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Nutrition of Vegan Athletes

Athletic Benefits of Vegan Diets

In his paper, Dr. Fuhrman contends that high level athletes compromise their immune systems through hard training, leaving them more susceptible to upper respiratory infections. These infections disrupt their training programs. He believes that following a nutrient rich vegan diet bolsters the athletes’ immune systems, reducing their viral infections and loss of training time. Furthermore, Dr. Fuhrman asserts that consuming high-antioxidant plant foods may abate the effects of oxidative stress that occurs from exercising.

Nutrient Supplementation

He then addresses whether specific micronutrients can be adequately acquired in a vegan diet. Regarding calcium and iron, he suggests that sufficient amounts of these nutrients can be found in a thoughtful plant-based diet. Other nutrients may require supplementation, however. These include zinc, iodine, vitamin B12 and omega-3 fatty acids, which tend to run low in vegans and vegetarians. Vitamin D levels are often deficient, even in the general population. Finally, taurine supplements appear to boost athletic performance and also tend to be lacking in vegans.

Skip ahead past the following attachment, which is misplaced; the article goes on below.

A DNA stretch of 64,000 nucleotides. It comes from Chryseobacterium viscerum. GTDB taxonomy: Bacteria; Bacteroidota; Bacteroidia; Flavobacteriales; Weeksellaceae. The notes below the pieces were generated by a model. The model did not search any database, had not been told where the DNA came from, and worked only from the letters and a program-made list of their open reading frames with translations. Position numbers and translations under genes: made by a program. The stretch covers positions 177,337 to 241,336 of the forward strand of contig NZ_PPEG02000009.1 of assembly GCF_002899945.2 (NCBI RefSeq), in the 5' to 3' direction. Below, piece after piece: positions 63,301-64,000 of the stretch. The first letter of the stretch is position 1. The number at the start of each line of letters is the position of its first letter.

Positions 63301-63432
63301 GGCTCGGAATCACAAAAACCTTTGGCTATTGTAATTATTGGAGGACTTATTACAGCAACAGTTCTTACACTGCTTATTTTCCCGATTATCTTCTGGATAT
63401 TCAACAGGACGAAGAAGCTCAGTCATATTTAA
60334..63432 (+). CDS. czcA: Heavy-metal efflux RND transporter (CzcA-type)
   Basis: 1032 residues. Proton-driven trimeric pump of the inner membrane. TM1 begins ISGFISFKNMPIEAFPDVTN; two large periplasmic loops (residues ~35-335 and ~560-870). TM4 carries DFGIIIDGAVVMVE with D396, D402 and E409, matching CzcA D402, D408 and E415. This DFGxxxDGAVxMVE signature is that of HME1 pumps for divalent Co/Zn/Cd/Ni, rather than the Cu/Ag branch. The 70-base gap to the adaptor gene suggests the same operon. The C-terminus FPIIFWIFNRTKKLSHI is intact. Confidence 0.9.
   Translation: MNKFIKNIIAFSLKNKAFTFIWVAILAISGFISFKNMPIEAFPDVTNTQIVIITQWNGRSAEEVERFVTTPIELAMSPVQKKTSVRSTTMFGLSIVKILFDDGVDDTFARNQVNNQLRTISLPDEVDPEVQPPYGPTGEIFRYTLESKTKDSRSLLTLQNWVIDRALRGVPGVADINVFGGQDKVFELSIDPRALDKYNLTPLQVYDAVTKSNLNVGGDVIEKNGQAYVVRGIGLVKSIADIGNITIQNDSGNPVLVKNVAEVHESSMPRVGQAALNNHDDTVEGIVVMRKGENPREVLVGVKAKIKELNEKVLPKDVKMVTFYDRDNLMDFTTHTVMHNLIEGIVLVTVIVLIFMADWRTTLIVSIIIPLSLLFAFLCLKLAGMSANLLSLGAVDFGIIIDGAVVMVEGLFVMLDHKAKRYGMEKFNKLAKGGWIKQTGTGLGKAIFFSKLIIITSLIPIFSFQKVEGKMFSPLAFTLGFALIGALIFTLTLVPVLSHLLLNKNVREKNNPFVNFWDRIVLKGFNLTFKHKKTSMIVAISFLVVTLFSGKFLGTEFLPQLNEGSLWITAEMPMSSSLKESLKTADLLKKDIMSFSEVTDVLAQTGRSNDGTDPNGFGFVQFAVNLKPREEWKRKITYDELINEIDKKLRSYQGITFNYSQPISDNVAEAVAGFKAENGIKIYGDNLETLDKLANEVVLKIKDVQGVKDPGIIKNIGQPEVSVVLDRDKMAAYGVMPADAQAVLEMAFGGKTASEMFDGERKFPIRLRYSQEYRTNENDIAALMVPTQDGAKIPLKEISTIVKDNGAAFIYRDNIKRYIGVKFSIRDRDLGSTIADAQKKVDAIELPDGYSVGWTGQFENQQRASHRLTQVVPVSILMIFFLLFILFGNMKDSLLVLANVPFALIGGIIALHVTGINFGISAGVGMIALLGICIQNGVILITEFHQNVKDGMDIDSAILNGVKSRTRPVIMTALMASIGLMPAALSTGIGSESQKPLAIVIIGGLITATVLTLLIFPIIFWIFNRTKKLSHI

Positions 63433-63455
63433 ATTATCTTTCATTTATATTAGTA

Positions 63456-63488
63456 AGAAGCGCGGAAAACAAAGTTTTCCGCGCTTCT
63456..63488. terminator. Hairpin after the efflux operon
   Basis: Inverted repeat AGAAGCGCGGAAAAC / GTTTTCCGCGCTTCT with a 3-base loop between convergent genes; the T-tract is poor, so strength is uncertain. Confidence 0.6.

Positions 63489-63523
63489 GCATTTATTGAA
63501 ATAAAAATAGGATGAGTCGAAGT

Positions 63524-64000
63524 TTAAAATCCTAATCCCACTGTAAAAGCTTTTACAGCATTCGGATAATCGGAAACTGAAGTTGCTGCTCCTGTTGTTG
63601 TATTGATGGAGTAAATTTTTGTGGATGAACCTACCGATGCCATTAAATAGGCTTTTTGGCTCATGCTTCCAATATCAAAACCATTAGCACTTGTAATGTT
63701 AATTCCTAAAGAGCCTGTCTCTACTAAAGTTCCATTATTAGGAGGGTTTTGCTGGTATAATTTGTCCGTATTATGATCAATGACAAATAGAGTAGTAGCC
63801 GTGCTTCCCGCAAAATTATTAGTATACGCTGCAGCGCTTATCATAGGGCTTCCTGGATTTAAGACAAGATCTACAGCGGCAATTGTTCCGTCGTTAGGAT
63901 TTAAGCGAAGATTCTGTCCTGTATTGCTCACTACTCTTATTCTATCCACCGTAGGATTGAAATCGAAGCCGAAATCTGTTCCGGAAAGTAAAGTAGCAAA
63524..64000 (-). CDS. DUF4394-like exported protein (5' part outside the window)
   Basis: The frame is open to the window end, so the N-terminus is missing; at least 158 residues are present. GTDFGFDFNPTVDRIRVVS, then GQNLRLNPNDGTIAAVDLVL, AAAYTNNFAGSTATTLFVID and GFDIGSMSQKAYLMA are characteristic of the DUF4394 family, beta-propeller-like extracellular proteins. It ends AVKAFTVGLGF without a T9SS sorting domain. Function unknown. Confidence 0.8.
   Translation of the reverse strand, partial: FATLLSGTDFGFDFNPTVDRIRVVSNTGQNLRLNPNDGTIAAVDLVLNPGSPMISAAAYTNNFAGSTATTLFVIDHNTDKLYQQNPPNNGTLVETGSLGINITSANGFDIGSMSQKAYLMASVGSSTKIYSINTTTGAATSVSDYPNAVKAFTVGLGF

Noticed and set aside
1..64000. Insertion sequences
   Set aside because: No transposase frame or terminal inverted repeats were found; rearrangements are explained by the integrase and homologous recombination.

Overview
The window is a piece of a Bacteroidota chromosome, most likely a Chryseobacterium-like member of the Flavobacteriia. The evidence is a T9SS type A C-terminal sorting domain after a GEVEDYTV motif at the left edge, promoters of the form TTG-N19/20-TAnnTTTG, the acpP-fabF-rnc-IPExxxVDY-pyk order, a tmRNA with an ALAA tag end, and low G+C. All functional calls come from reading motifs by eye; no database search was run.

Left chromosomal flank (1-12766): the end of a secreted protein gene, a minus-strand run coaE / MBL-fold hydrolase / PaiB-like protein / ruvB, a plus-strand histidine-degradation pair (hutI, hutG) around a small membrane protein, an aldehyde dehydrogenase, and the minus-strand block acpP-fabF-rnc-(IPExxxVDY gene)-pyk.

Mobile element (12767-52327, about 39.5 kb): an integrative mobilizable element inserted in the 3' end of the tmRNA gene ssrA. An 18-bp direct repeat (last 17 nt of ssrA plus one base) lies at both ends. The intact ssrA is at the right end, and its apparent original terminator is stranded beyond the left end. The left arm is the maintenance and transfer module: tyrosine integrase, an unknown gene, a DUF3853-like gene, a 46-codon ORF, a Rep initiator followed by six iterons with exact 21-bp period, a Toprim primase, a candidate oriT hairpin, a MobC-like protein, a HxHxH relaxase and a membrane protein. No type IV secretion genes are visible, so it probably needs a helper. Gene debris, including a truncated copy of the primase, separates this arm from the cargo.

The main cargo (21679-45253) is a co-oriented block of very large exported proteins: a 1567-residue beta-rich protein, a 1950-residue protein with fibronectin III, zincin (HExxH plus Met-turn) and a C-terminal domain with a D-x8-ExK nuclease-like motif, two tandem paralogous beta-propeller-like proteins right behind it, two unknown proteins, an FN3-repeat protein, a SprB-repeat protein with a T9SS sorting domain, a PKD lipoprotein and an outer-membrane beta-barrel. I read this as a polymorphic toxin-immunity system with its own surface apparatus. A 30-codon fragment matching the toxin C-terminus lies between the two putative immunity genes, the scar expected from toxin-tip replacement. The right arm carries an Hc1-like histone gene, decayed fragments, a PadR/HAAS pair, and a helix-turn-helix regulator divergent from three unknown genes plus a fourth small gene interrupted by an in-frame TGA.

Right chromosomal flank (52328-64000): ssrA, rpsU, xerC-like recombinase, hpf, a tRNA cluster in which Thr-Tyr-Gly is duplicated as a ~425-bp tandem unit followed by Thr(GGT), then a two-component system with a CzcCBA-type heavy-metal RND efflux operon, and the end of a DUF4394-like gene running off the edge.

Protein Requirements

Athletes require an increased amount of protein to synthesize intramuscular protein and reduce muscle damage from exercise. Yet the actual amount of protein needed daily remains controversial. Dr. Fuhrman’s literature review in his article generally cites protein requirements as ranging from about 1.4 to 2 grams protein per kilogram of body weight. Thus, a 150-pound athlete would require from 95 to 136 grams of protein daily.

However, he prefers to cite protein needs in terms of kcals (calories) and protein grams. He offers an example of a 150-pound endurance athlete needing 3600 calories and 120 grams of protein daily. These amounts are based on the person training four hours per day. The vast majority of competitors certainly do not train anywhere near that level. A 150-pound sedentary individual needs only about 55 grams of protein. Extrapolating to a casual recreational athlete, somewhere in the range of 70-100 may be appropriate.